Benny and Penny in the Big No-No, written and illustrated by Geoffrey Hayes - my kindergartner just loves this book! It is a graphic novel, written especially for beginning readers. It's sweet, funny and resonates with kids - a perfect combination. Winner of the 2010 Geisel Award for beginning readers. (see my review)
I Spy Fly Guy! written and illustrated by Tedd Arnold - this series is very popular at our school, and this newest installment is very funny. When Fly Guy and Buzz play hide-and-seek, Fly Guy hides in his favorite place--the garbage can. But as Buzz finishes counting, the garbageman drives away with the garbage and Fly Guy, too! 2010 Geisel Honor Book for beginning readers.
2nd and 3rd graders: moving into reading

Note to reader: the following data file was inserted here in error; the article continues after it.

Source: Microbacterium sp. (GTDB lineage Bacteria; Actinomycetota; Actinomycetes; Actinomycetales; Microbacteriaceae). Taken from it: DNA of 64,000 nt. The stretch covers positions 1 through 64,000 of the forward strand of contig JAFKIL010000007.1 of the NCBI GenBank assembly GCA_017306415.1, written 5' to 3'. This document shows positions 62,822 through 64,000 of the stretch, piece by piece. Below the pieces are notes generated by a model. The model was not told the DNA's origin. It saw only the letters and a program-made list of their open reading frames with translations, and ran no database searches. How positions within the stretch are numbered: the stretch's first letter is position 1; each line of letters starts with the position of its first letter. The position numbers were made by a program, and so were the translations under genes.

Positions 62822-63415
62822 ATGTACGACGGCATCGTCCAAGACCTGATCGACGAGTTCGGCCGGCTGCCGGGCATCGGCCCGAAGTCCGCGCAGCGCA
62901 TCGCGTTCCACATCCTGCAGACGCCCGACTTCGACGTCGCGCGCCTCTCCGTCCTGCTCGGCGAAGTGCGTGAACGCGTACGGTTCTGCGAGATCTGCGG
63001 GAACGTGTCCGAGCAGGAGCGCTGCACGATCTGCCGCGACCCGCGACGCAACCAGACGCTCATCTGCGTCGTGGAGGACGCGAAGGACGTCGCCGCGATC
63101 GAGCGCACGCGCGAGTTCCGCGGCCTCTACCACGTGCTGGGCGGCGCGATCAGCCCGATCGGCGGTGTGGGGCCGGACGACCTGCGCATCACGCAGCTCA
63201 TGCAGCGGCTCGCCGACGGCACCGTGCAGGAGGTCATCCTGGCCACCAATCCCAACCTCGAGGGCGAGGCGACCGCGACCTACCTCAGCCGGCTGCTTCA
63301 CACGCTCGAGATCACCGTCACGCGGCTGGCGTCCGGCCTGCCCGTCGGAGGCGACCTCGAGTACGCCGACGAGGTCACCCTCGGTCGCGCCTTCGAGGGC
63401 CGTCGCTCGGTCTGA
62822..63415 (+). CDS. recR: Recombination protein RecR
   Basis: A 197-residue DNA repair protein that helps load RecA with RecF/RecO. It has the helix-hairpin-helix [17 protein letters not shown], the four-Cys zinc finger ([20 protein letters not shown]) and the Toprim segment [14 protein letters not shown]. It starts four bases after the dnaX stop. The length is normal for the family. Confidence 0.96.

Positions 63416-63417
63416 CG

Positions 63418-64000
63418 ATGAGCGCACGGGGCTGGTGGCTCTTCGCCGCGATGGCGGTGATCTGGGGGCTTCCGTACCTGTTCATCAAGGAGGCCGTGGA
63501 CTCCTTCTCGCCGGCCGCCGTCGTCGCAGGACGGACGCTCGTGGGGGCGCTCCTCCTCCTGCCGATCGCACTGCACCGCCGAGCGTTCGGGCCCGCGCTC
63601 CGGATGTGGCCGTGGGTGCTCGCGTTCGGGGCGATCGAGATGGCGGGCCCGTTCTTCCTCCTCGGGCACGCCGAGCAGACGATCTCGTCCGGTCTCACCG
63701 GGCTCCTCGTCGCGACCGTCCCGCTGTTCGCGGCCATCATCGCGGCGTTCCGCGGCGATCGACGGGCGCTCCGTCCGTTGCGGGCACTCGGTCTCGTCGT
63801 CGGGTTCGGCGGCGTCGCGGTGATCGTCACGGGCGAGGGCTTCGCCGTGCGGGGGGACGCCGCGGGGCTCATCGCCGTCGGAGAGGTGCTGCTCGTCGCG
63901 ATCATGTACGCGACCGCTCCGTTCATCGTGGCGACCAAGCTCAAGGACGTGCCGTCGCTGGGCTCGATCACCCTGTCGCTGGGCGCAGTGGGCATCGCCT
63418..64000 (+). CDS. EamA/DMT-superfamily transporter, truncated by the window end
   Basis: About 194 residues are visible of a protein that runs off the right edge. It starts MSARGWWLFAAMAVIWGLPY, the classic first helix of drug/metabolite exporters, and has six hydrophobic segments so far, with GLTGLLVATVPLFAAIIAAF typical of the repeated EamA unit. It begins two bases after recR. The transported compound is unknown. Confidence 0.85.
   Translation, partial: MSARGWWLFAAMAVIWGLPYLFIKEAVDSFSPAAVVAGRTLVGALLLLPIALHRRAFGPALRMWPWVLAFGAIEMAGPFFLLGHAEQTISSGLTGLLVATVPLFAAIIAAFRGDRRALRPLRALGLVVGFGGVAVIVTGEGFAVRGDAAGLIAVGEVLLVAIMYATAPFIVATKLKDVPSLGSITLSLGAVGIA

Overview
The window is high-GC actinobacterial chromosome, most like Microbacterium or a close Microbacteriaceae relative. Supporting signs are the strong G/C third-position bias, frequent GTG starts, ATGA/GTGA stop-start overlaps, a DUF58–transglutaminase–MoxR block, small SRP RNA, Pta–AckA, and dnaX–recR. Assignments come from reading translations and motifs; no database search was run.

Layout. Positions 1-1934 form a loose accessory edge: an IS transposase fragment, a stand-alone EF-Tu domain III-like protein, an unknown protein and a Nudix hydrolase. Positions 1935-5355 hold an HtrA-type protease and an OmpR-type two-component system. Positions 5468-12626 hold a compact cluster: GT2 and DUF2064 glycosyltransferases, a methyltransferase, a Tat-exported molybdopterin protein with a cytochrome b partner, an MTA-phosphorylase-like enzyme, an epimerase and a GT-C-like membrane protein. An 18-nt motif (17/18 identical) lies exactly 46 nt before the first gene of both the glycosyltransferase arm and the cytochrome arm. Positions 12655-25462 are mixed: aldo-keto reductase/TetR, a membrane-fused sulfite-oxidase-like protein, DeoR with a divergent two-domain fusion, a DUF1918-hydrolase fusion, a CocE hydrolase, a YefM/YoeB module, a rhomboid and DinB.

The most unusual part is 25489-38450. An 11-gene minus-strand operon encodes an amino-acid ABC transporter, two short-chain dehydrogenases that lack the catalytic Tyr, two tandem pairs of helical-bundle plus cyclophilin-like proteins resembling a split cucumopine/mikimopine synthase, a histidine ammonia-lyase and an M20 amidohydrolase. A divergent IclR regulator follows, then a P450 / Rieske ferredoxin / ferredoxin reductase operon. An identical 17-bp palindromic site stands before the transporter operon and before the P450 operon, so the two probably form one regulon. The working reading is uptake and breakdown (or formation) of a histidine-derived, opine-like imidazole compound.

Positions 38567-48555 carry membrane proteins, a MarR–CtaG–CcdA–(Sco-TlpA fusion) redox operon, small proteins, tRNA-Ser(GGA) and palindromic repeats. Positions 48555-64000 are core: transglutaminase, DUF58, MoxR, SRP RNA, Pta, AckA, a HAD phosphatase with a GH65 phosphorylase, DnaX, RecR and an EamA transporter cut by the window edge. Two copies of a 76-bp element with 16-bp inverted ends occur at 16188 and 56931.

Where the Mountain Meets the Moon, by Grace Lin - This is a wonderful, magical tale - absolutely enchanting. I can't wait to read this aloud with my 3rd grader. Minli goes on a quest to find the Old Man in the Moon who can tell her the answer to her most pressing question - how to make her parents' life easier and better. It is a classic quest, but Chinese folk tales are woven throughout Minli's tale in a very unique way. This is a perfect book to read aloud with 2nd and 3rd graders. 2010 Newbery Honor Book.
Red Sings from Treetops: A Year in Colors, written by Joyce Sidman, illustrated by Pamela Zagarenski - although the illustrations and topic will appeal to a wide range of children, I think these poems are perfect for children who are moving into reading and writing more fluently. Sidman's poetry is full of strong imagery and action. Describing a hummingbird in summer, she writes: "Red darts, jags, / hovers; / a blur of wings, / a sequined throat." 2010 Caldecott Honor Book.
Older elementary students: 4th and 5th grades